|The following article is part of conference coverage from the 2018 American Urological Association meeting in San Francisco. Renal and Urology News’ staff will be reporting live on medical studies conducted by urologists and other specialists who are tops in their field in kidney stones, prostate cancer, kidney cancer, bladder cancer, enlarged prostate, and more. Check back for the latest news from AUA 2018.|
SAN FRANCISCO—Negative confirmatory prostate biopsies in men on active surveillance for prostate cancer (PCa) are associated with a decreased risk of progression to treatment, study findings presented at the American Urological Association 2018 annual meeting suggest.
In a retrospective study of 974 men enrolled in AS from 1997 to 2014 with a minimum follow-up of 6 months, Keyan Salari, MD, and colleagues at Massachusetts General Hospital in Boston found that men who had a negative confirmatory biopsy had a significant 88% decreased risk of progression to treatment in multivariate analysis. Confirmatory biopsy status was not associated with the risk of adverse pathology on radical prostatectomy, metastasis-free survival, or disease-specific or overall survival.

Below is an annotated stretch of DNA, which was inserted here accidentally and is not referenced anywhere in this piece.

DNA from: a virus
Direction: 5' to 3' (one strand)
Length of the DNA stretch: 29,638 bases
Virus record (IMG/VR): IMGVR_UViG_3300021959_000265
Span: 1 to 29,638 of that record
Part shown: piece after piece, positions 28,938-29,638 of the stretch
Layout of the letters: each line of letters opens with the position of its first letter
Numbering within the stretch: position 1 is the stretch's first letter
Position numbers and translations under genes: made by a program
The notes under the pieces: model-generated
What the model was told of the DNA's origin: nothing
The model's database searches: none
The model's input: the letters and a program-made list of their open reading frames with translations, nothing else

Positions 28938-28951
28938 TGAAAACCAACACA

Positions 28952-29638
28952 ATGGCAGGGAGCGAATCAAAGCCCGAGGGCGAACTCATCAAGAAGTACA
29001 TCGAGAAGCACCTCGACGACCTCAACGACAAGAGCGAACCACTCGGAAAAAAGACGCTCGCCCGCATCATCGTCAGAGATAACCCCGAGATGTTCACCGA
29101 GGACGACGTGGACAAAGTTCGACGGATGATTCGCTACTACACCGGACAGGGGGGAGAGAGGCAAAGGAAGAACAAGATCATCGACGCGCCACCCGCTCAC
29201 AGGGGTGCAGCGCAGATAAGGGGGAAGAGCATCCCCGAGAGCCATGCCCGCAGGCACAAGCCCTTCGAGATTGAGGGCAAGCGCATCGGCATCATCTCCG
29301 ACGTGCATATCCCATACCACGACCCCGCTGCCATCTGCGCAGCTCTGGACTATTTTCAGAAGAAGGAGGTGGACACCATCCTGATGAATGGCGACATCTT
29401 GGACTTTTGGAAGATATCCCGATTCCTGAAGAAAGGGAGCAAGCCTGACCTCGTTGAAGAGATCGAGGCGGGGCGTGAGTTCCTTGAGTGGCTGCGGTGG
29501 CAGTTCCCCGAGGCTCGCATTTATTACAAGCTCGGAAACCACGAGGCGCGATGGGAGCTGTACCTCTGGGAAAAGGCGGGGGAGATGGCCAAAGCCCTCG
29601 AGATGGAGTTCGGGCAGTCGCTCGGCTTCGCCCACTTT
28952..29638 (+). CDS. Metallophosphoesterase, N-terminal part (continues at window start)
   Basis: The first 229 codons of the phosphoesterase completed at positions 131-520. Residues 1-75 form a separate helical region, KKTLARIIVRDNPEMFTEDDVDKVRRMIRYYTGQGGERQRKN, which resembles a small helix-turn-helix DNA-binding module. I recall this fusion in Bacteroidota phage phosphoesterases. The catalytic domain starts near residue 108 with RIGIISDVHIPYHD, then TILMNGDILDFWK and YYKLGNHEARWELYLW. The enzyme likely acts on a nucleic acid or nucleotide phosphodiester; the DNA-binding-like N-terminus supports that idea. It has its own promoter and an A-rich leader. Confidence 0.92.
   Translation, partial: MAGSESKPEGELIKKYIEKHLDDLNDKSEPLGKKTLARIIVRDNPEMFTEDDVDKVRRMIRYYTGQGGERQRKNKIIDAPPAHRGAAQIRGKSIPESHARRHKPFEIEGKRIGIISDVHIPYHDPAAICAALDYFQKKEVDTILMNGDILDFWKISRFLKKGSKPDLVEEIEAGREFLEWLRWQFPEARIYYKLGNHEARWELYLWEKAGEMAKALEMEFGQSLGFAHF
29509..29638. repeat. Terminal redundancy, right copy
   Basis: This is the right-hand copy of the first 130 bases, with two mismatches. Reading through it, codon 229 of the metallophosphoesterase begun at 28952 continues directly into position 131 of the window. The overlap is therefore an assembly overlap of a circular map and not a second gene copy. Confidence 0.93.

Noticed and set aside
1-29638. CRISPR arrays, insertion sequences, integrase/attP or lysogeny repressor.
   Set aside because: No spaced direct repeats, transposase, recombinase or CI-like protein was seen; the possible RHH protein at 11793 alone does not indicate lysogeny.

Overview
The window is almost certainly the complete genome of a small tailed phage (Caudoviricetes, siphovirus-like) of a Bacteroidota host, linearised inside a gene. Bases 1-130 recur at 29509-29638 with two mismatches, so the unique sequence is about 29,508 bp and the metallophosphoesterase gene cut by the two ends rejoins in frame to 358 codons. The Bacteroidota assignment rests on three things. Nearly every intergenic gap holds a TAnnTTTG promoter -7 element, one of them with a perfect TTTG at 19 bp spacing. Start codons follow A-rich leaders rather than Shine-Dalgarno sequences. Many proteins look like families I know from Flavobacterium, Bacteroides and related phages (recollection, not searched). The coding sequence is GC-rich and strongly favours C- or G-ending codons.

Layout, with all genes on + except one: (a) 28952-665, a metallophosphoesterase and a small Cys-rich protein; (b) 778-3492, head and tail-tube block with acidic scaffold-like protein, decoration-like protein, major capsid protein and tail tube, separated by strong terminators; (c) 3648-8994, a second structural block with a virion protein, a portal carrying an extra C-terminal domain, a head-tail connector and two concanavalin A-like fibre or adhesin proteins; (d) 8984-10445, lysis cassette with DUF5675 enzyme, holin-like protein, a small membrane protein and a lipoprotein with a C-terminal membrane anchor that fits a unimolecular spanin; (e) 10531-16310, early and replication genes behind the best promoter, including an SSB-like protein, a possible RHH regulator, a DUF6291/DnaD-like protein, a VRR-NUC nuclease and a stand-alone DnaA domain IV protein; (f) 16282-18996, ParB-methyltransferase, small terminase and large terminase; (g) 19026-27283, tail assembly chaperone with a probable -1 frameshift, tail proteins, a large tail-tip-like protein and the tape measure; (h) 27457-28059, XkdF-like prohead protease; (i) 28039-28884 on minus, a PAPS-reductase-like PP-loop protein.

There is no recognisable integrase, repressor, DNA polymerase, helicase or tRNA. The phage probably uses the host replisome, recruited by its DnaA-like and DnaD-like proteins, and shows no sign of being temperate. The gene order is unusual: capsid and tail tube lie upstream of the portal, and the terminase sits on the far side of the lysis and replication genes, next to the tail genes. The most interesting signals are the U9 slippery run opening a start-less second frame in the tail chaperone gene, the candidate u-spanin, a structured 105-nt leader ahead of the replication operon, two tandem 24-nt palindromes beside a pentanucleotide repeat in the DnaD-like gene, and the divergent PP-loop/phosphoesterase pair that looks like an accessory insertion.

At diagnosis, the men had a median age of 67 years and a median PSA level of 5.1 ng/mL. In addition, 97% had a Gleason score 6 or less and 92% had clinical stage T1 disease. After a median follow-up of 4.8 years, 702 men (72%) underwent a confirmatory biopsy. Of these biopsies, 67% were positive for PCa and 33% were negative.
Of the 702 patients, 33% progressed to treatment, with pathologic progression the reason in 77% of cases.
The authors concluded that a negative confirmatory biopsy “may serve as a useful tool for prognostication and help determine the need for further repeat biopsies for men on AS.”
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Salari K, Zlatev D, Kuppermann D, et al. The prognostic impact of a negative confirmatory biopsy in men on active surveillance for prostate cancer. Data presented in poster format at the American Urological Association 2018 annual meeting, San Francisco, May 18–21. Abstract MP17-14.